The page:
An Indonesian court sentenced Wednesday, seven Papuan activists, to up to 11 months in prison after declaring them guilty of treason for their involvement in anti-racism rallies in West Papua last summer.
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Known as the “Balikpapan Seven,” the men were convicted over protests that were sparked by a viral video in which Papuan students were called “monkeys” and subjected to other racist taunts.
Before the hearing, protesters across Indonesia have been calling for the treason charges to be abandoned and have staged various demonstrations as the Black Lives Matter movement prompted greater discussion of injustices facing West Papuans in the Southeast-Asian country.
Indonesian prosecutors had sought 17 years of imprisonment for the seven activists.
Papuan activist Filep Karma who was detained for more than 10 years in 2004 for waving the Morning Star flag – a symbol of Papuan independence banned in Indonesia – said that the shorter sentences may reflect the level of attention the case has received domestically and abroad.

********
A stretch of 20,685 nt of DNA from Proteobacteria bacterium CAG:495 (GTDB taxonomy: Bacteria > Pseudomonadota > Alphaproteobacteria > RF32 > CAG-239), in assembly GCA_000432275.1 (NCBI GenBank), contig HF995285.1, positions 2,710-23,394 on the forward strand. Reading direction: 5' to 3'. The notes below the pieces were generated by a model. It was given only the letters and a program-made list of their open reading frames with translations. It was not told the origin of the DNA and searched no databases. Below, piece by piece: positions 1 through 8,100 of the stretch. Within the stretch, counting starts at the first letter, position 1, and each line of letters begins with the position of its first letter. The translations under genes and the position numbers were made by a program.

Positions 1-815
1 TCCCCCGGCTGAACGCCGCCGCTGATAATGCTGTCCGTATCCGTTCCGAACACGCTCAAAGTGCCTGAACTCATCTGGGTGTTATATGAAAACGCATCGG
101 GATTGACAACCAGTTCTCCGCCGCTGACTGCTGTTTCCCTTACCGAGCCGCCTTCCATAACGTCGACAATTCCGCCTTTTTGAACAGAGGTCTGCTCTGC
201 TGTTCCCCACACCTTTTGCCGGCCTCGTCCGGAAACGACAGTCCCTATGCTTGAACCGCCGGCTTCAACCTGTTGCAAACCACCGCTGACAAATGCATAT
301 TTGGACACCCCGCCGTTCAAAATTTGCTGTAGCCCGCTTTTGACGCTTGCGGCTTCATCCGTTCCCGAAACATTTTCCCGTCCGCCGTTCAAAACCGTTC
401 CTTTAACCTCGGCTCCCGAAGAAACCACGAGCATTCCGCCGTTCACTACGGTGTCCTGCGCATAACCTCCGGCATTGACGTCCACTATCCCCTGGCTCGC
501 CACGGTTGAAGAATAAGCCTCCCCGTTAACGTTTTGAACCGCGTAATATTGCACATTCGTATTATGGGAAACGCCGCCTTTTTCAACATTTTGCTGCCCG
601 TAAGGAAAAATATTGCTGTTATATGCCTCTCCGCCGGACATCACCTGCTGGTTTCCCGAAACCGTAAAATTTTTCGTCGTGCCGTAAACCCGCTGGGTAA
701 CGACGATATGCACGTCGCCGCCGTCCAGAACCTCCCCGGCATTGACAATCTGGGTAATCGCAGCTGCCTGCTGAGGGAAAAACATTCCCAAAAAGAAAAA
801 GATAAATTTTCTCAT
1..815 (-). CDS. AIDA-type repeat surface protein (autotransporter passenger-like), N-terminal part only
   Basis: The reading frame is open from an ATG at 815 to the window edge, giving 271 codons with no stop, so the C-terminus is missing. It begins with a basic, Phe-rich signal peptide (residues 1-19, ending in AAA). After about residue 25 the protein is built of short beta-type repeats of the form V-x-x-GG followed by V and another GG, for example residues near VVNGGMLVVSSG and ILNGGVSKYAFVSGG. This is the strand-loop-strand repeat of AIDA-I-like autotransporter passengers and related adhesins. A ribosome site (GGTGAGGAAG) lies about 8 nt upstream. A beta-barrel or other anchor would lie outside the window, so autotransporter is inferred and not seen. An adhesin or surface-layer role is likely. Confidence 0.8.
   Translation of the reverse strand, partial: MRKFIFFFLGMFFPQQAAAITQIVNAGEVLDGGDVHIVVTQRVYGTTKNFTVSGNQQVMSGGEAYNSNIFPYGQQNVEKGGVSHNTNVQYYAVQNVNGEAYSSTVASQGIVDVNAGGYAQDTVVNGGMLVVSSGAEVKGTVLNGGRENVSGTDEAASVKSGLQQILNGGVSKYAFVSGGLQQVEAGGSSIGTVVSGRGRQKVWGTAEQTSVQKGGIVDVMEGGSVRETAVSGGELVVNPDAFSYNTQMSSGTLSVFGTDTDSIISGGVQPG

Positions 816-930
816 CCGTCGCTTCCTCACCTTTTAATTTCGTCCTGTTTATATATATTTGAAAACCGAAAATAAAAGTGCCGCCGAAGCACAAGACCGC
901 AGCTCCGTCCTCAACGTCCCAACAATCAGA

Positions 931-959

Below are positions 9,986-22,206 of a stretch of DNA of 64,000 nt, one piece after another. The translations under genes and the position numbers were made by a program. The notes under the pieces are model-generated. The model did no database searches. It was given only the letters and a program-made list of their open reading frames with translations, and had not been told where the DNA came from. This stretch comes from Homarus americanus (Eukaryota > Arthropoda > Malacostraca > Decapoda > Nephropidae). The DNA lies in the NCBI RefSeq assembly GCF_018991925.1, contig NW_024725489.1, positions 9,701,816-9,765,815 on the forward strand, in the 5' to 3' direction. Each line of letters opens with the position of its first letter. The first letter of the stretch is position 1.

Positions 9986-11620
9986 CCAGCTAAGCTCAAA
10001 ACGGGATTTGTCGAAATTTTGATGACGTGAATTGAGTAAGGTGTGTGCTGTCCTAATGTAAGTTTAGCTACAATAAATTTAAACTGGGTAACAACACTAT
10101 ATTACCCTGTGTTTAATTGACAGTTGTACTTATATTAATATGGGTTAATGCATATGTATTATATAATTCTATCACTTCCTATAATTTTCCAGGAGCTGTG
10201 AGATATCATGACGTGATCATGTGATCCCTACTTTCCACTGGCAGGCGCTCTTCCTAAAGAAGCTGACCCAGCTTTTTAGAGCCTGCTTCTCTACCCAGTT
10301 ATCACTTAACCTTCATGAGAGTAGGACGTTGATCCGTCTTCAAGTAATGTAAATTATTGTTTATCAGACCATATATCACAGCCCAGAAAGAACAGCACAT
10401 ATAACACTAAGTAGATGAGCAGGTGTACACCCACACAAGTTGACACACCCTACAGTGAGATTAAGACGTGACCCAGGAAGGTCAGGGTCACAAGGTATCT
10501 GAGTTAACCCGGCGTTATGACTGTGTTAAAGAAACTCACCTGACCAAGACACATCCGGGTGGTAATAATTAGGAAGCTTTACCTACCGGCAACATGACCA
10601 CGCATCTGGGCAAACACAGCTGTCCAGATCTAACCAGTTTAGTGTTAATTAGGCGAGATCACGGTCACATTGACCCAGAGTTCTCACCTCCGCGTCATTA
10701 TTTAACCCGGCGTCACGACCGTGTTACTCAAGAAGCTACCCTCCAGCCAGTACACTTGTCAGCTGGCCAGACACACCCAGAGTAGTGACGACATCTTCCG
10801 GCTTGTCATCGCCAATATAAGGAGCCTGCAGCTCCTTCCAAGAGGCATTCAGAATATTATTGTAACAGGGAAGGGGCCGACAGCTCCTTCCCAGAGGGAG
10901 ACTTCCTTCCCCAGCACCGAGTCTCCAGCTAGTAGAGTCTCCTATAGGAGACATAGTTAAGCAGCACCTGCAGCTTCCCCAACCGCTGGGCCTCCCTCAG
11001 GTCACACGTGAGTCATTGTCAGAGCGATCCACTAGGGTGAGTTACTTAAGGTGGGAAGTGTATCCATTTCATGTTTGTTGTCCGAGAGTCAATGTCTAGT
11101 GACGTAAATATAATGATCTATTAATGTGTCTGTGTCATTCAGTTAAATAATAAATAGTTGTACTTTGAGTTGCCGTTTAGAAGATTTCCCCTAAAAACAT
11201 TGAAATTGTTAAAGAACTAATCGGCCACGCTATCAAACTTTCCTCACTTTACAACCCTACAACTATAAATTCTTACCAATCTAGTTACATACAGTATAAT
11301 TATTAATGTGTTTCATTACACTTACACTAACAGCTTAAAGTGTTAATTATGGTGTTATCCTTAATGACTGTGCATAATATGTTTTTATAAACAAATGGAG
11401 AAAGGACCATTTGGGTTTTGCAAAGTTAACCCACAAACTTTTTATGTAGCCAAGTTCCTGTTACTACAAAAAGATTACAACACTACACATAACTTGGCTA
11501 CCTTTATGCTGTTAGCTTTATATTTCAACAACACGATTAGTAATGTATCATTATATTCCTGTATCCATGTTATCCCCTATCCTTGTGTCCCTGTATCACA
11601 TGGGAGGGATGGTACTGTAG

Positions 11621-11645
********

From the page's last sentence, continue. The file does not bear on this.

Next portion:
“It seems that the country is considering the international pressure, and also perhaps they are afraid that Papua will be in turmoil again,” he said.
“If the Indonesian government is truly fair and being honest that they have committed to wrongdoing when arresting these people, they have to admit and give them compensation.”
Human rights groups including Human Rights Watch added that the Papuans should not stay “even a single night behind bars”.
“They were protesting against racism but are convicted of treason,” Andreas Harsono, Indonesia researcher at Human Rights Watch, told Reuters.
“The offense here is not the Papuans’ actions, but Jakarta’s willingness to prosecute peaceful dissent and tarnish Indonesia’s international reputation.”
Protests against racial abuse against Papuan students, allegedly perpetrated by the police, began in Jayapura in August last year and continued for weeks.
Thousands of people took part in the rallies, some of which turned violent. Witnesses alleged that dozens of protesters were detained and killed by Indonesian security forces.
The Indonesian government accused the Balikpapan Seven of using the protest to promote the “Free West Papua” campaign.
A total of 36 other Papuan political prisoners are still imprisoned for treason after last year's uprising among concerns over the spread of Covid-19 in Indonesian prisons.